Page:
Introduction A Tribute to Michael K. Friel

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Yariv Brauner


It is a great honor for me to edit this issue of the Florida Tax Review in honor of not only one of the greatest educators I have known but also the best human being I have known. I could never reciprocate all that Mike Friel has done for me and my career, and I am sure that his many students and friends share this sentiment. I apologize in advance for my shortage in words, yet I know that Mike will always appreciate academic contributions such as those included in this issue by his students and friends, all of which are original and discuss cutting-edge issues related to tax policy that the world faces at present. I am quite sure Mike will prefer this over lengthy praises, which he greatly deserves.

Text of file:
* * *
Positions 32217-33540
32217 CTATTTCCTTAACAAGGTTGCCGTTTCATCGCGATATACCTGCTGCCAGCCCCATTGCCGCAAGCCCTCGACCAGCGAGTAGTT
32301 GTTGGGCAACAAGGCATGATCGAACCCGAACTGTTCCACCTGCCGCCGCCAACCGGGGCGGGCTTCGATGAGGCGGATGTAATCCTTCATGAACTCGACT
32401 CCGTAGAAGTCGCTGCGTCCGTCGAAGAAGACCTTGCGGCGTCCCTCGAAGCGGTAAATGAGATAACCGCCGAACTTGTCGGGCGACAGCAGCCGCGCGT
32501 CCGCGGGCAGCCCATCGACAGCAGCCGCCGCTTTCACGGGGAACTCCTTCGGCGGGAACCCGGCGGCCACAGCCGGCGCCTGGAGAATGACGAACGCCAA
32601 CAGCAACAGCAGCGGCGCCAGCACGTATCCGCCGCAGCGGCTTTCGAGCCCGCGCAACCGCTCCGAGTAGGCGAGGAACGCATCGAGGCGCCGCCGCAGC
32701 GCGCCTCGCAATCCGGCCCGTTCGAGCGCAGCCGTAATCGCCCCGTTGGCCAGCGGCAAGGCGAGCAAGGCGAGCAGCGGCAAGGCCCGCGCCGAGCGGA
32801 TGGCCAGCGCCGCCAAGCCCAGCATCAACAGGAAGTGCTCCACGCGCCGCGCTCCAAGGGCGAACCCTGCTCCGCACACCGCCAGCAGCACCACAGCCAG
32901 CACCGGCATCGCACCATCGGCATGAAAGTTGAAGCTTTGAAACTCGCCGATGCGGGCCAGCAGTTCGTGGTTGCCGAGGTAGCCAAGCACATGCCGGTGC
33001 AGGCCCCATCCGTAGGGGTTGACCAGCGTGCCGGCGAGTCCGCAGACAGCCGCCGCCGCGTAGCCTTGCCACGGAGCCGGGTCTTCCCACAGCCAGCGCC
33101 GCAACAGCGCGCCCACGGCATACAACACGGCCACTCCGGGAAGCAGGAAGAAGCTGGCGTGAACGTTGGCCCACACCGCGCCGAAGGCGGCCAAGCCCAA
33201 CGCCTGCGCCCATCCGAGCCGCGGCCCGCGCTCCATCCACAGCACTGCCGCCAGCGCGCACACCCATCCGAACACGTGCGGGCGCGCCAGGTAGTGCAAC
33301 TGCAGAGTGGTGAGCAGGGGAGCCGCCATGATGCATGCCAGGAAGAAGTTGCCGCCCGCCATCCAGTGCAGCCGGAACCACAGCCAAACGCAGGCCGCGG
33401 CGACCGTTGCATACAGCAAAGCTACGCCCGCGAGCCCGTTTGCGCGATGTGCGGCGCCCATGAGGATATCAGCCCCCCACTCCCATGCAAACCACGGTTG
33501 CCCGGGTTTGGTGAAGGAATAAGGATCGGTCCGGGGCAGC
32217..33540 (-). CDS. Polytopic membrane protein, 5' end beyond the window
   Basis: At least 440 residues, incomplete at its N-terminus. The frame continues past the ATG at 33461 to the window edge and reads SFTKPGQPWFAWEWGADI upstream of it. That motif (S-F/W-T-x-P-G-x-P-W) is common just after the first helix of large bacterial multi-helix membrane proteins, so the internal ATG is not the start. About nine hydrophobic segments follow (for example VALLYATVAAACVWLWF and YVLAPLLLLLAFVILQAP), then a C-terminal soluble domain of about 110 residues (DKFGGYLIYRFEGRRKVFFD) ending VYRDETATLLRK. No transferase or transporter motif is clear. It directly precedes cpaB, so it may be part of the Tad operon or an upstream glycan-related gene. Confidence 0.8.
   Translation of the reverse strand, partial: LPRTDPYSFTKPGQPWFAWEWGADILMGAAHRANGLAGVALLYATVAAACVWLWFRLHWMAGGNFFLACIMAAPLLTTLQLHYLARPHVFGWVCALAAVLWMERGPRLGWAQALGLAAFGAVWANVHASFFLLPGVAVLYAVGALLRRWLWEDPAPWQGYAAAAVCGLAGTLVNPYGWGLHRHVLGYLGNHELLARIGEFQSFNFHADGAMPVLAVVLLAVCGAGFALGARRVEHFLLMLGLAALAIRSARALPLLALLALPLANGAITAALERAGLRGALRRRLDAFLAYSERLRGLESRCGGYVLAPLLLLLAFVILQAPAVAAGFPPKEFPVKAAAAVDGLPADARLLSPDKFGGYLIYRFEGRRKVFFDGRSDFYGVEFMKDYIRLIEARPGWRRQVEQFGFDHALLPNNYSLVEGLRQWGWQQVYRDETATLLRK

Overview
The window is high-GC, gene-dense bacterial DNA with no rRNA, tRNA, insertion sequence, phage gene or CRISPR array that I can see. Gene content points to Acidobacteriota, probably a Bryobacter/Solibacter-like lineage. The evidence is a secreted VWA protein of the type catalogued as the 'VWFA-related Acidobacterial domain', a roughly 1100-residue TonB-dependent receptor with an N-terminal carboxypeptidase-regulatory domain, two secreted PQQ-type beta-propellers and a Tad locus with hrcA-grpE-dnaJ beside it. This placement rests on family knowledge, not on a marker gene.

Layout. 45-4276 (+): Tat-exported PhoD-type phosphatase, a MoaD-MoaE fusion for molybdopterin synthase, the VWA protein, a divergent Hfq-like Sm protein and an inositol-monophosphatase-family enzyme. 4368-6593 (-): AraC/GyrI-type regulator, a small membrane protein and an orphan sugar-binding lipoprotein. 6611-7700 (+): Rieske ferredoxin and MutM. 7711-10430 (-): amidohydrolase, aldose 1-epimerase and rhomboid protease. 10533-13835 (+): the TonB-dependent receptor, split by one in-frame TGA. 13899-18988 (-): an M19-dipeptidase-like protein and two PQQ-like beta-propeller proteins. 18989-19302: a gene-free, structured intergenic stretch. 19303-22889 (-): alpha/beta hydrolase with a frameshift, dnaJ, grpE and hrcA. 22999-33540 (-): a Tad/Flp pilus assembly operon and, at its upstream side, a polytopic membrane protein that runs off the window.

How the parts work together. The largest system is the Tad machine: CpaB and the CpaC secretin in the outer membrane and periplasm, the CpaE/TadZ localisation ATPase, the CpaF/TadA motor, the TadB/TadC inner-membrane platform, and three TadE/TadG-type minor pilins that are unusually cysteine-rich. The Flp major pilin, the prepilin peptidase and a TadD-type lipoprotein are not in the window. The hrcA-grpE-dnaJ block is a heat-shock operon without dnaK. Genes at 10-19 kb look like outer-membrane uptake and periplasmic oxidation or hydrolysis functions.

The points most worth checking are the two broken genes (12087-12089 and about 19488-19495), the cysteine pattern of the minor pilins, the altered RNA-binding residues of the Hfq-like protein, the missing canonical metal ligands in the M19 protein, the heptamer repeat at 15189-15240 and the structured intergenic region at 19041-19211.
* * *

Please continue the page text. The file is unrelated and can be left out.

This issue includes three parts. All three include works exposing different perspectives on the universal struggle of Nation States with the economic and market realities of the twenty-first century when they come to form their tax policies. The first part focuses on the United States, whose international tax regime was dramatically reformed in 2017 with an unprecedented lack of guidance. The 2017 Tax Cut and Jobs Act (TCJA) introduced a potpourri of reforms that struggle to reflect a single coherent set of policy goals. Some of the changes represented dramatic policy volte-face, while others implemented long acknowledged contingency plans that had been discussed and analyzed before. Some seem to reflect international developments, conforming to what may be the new international consensus, while others clearly go against such trends.

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Yariv Brauner

Hugh Culverhouse Eminent Scholar Chair in Taxation and Professor of Law, Levin College of Law, University of Florida